In Airflow 2.7, there is now a cluster activity page as well, where you can monitor the health of your underlying compute nodes. A key benefit of Airflow is that these monitoring capabilities can be layered onto any service that Airflow is managing. This allows you to do things like add retry operations or set up custom alerting mechanisms for any external application or service that Airflow is managing.

Additionally, Airflow offers integrations with external monitoring tools like Datadog, allowing teams to integrate Airflow’s logging capabilities into their existing monitoring stack.



Databricks’ approach to integrations is to keep them at the code level, requiring users to define connection details in notebook code cells in order to import/export data from external services like Snowflake or S3. To support this, Databricks provides many pre-formatted connection code blocks that you can copy and paste into your notebooks to interact with external tools.

All the end user then needs to do is fill out their connection details, and they can then use a connection function within their code to perform external operations. Unfortunately, there is no centralized connection management system, so you’ll have to recreate connections for each new notebook or pipeline that you’re creating.

Additionally, if Databricks doesn’t offer an official connector, there isn’t an easy way to create a custom connector to add unsupported systems. However, there is a rich API to programmatically manage Databricks operations, making it easy to integrate into existing workflows. This makes a combination of Databricks and Airflow a perfect fit, as Airflow allows you to manage almost any system in conjunction with your Databricks workflows.


Airflow’s strength in integrations lies in its extensible architecture. Being an open-source platform, it boasts a vast library of providers developed by its active community. These providers contain hooks and operators that enable Airflow to integrate with a plethora of data tools, cloud providers, and databases. Whether it’s Amazon S3, Databricks, dbt, or Snowflake, there’s likely an operator or hook available to facilitate the integration.

Moreover, if a specific integration isn’t available, Airflow’s design allows developers to create custom operators to meet their unique requirements and then save them for repeated use. Finally, Airflow also has a dedicated connection management system, allowing you to define connection details once, and reference them with a single string throughout your data pipelines.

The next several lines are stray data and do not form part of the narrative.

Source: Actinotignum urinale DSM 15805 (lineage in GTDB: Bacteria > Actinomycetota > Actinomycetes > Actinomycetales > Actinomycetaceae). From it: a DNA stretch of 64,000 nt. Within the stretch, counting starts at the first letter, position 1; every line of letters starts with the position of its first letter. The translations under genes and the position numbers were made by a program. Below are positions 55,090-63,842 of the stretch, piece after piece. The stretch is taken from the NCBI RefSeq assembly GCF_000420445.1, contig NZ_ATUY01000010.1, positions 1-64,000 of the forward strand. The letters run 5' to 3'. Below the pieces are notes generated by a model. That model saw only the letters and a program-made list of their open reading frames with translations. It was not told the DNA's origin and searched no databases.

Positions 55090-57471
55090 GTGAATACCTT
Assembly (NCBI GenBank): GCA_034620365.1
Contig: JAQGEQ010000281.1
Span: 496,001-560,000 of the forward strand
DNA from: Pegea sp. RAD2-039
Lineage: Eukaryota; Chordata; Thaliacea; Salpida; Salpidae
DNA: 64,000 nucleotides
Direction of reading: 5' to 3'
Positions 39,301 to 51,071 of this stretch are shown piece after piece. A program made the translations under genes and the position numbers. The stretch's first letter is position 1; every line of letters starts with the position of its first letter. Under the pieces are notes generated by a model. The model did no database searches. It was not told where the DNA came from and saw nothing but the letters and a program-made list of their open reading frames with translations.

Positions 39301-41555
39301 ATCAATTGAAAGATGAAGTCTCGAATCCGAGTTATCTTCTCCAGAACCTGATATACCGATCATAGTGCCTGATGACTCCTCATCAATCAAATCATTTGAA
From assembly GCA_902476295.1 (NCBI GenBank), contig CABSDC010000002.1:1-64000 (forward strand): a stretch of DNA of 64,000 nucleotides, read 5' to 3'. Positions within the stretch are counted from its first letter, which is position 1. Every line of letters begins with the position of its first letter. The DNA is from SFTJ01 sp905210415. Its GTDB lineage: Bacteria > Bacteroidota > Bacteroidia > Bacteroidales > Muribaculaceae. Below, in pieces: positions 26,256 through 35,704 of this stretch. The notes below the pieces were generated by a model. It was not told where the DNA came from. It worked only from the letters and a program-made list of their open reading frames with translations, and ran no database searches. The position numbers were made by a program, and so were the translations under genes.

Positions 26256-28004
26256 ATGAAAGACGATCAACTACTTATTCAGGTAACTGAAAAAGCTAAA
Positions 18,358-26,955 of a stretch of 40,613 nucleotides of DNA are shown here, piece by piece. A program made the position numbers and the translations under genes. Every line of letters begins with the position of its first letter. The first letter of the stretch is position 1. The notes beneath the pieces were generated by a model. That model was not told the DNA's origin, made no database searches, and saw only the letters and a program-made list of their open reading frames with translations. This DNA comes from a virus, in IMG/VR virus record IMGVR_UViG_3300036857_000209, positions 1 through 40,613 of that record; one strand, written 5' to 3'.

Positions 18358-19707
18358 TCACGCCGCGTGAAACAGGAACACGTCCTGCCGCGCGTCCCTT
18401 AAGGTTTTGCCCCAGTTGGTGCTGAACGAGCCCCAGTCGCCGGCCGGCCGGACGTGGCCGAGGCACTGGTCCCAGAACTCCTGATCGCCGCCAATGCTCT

This means that Airflow can be tailored to fit into virtually any modern data stack, making it the go-to choice for teams looking for a customizable orchestration tool that enhances their existing systems.

Scalability and Performance


Built on top of Apache Spark, Databricks is optimized for big data processing, ensuring rapid data transformations, analytics, and machine learning tasks. Its cloud-native design allows for dynamic scaling, where clusters can be automatically resized based on workload demands, ensuring efficient resource utilization.

This auto-scaling capability means that Databricks can handle sudden spikes in data volume or computational needs without manual intervention. Additionally, Databricks’ Delta Engine boosts performance by optimizing query execution, ensuring that even the most complex analytical tasks are executed swiftly.

Both auto-scaling and query optimization are very important within Databricks, as Spark clusters processing massive amounts of data can rapidly become very expensive if not properly managed. With its combination of Spark’s distributed computing capabilities and cloud infrastructure, Databricks stands out as a high-performance data processing platform that scales with ease.


Airflow’s modular design allows it to scale according to the demands of the workflows it orchestrates. By distributing tasks across multiple worker nodes to execute them in parallel, Airflow ensures that large workflows are executed efficiently.